The following is from a work-in-progress called The Qur'an: a Book Report, in which I read each surah of the Qur'an and write about what I learn.
This surah is structured like a poem, which describes the wonders of nature and of the afterlife, with the repeating line, “Which, then, of your Lord’s blessings do you both deny?” My footnote tells me that “both” refers to humans and jinn (which are spirits, the origin of the word “genie”).
The first half focuses on elements of the natural world, which God is said to have created: the sun and moon, plants and trees, bodies of water, and finally humanity. Then the surah describes, quite evocatively, both hell and heaven. Hell is a place of “flames and scalding water.” Heaven (which exists on two levels) is described as a lush desert oasis—a garden with shady date palms and flowing streams. It’s interesting that paradise is described as something familiar to desert-dwelling Arabs.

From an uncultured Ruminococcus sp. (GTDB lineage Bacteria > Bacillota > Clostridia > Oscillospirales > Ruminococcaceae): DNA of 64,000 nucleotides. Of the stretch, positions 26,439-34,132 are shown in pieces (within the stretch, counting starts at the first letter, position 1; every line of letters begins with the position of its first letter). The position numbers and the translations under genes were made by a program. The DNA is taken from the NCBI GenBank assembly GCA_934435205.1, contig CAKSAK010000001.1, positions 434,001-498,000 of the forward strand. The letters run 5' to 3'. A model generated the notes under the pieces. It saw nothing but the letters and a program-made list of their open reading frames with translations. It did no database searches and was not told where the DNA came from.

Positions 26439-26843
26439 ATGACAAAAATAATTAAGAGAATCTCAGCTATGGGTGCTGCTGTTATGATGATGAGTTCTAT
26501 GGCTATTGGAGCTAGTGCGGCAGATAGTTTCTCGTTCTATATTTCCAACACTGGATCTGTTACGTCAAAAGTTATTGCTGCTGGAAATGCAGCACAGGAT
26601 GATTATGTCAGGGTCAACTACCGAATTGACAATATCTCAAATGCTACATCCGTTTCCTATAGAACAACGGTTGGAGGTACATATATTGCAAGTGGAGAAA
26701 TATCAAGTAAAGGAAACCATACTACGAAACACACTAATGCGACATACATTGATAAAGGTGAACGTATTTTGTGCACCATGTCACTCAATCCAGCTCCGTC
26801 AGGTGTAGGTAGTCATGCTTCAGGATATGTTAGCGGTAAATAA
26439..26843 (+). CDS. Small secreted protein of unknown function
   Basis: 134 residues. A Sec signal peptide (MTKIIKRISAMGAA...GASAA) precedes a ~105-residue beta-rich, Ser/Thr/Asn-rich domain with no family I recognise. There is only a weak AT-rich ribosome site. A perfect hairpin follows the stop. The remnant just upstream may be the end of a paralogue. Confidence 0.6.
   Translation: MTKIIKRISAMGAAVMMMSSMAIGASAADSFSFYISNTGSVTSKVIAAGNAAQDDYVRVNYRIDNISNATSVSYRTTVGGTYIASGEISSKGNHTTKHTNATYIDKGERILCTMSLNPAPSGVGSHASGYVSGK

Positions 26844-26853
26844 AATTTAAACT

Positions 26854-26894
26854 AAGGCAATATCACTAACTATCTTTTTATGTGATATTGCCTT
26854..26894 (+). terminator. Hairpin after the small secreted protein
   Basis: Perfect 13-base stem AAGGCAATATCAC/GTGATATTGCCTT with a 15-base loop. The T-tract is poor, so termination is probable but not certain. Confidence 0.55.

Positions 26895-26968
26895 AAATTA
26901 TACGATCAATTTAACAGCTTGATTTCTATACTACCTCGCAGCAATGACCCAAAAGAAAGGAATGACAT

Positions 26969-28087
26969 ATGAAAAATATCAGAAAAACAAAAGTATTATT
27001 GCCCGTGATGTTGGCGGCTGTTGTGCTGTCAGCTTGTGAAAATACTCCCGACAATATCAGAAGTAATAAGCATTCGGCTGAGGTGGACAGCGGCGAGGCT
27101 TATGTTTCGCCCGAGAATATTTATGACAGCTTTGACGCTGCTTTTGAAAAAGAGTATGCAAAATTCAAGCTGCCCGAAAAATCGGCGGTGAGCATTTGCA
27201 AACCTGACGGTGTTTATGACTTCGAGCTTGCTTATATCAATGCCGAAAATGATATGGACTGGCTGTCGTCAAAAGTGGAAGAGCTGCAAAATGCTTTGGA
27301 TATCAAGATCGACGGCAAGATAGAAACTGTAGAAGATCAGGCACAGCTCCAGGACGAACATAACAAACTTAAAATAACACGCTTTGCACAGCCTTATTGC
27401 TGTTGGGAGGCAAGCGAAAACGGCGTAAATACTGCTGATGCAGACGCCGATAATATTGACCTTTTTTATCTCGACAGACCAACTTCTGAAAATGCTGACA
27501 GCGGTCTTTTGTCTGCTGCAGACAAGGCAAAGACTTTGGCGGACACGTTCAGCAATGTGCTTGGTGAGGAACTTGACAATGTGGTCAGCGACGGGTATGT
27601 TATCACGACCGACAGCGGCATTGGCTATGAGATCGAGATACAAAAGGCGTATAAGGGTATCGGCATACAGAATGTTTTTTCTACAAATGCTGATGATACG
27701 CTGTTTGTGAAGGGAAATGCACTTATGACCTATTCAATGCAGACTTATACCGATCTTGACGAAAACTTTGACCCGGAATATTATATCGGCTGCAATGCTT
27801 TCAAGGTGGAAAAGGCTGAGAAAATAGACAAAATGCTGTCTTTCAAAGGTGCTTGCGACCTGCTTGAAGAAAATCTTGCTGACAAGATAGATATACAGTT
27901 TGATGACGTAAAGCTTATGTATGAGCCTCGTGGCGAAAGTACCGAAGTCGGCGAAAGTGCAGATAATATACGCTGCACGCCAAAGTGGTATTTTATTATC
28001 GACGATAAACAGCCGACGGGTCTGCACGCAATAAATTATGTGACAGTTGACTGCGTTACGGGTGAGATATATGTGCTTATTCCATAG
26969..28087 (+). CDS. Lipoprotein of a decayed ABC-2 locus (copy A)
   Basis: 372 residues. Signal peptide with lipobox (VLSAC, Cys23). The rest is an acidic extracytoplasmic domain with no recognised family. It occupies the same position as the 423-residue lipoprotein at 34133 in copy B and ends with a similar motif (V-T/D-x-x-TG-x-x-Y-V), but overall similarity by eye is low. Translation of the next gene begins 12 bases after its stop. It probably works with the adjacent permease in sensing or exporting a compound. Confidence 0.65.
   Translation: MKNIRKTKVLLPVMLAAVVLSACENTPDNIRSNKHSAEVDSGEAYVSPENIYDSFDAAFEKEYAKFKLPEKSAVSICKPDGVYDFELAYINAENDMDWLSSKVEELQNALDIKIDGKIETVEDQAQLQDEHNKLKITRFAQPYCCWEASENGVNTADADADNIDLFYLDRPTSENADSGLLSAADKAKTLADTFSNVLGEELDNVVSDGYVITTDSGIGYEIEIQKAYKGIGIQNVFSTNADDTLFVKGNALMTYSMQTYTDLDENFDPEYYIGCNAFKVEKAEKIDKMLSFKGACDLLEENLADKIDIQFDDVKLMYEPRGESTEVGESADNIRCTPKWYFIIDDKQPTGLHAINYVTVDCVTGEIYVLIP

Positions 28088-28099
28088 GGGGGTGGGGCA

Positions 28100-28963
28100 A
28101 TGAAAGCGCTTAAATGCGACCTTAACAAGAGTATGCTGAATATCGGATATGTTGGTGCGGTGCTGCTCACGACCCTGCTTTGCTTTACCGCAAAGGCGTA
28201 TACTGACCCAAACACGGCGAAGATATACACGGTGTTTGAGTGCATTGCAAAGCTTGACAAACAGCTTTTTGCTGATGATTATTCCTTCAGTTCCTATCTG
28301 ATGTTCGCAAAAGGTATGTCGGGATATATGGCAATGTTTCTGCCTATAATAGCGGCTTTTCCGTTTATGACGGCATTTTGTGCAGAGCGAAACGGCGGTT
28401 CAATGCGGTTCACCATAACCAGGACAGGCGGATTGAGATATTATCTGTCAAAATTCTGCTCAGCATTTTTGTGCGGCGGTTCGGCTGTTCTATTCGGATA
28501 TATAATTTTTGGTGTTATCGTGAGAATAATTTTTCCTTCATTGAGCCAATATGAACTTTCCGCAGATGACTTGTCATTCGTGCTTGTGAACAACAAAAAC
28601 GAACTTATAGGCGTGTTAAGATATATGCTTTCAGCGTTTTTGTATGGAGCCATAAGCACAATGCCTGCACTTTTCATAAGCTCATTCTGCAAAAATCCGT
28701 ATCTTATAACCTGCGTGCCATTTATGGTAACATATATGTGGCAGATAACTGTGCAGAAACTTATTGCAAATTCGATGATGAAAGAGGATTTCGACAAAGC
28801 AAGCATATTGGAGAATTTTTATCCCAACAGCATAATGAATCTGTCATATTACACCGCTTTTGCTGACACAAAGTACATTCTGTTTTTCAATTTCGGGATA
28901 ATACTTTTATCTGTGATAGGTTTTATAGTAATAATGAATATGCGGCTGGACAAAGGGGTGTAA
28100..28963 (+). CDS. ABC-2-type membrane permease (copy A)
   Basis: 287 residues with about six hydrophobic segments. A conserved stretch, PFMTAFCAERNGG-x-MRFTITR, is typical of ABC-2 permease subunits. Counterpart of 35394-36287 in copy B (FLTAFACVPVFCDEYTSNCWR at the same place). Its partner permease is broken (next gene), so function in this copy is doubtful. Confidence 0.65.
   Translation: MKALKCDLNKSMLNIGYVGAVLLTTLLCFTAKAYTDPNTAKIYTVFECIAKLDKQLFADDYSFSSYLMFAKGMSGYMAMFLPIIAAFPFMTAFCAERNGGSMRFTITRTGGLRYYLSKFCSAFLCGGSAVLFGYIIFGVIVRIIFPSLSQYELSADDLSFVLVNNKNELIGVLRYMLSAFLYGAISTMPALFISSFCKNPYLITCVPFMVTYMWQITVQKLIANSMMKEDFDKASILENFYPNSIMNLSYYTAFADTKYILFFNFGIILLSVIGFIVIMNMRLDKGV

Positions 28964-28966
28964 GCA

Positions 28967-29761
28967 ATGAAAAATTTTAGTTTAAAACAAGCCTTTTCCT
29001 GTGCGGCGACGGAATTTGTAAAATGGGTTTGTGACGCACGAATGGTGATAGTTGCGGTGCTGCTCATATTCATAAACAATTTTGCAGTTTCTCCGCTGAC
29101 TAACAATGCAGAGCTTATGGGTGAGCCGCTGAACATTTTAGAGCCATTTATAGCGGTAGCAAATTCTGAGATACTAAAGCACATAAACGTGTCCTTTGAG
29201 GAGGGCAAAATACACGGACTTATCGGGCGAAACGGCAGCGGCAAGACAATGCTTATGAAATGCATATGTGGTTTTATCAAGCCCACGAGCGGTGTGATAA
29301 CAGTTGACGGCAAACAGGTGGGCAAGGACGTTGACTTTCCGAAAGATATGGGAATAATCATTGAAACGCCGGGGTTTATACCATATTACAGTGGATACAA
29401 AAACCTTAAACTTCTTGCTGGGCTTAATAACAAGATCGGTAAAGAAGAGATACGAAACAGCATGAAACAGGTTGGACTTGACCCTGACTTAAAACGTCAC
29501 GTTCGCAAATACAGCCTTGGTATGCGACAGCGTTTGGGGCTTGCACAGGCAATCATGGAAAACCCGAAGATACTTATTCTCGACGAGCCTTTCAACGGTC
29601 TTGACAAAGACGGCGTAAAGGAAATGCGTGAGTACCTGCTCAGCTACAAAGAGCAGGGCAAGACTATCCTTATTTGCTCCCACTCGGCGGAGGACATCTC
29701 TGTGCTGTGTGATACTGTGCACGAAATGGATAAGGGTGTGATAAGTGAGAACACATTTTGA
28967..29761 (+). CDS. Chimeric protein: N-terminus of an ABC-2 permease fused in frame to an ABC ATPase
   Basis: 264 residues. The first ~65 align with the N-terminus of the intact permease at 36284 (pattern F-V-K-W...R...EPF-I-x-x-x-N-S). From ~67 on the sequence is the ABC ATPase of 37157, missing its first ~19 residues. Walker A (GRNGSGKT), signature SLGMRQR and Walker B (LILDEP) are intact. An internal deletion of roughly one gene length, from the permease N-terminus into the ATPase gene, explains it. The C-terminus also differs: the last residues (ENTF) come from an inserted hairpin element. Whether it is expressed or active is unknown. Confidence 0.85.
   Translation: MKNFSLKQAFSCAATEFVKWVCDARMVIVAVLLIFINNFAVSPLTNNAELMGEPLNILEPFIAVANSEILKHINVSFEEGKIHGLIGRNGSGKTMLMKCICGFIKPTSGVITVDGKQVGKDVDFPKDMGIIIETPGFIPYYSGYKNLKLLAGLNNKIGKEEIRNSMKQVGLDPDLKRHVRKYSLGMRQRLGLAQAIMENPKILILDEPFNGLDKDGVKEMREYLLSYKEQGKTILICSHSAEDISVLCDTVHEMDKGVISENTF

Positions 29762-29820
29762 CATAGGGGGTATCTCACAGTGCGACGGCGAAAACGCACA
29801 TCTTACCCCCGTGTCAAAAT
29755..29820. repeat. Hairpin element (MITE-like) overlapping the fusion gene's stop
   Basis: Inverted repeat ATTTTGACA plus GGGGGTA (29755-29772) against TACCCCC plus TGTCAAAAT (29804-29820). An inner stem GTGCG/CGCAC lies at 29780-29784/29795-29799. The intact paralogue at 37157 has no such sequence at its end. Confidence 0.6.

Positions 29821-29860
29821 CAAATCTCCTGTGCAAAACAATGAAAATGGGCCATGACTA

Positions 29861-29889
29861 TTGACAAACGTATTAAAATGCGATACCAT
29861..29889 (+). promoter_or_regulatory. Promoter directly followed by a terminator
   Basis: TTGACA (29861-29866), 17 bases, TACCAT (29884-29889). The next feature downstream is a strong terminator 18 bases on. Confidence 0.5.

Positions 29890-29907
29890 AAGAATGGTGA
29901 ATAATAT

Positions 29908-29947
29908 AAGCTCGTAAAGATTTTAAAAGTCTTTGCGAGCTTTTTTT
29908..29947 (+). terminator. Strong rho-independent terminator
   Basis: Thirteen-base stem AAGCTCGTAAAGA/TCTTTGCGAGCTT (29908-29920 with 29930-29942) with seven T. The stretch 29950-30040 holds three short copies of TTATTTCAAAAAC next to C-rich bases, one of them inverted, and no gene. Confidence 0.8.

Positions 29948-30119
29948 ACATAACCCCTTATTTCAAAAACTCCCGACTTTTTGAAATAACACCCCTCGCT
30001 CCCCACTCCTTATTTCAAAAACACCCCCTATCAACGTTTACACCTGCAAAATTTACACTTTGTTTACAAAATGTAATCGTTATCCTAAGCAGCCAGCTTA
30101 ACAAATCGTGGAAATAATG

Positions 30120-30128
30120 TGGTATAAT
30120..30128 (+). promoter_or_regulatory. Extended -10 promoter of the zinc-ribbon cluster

It would be interesting to compare and contrast different cultures’ ideas of paradise, to see how the geography of their actual landscapes affects their visions of the hereafter.
|In the Qur'an, heaven is often seen as a desert oasis.|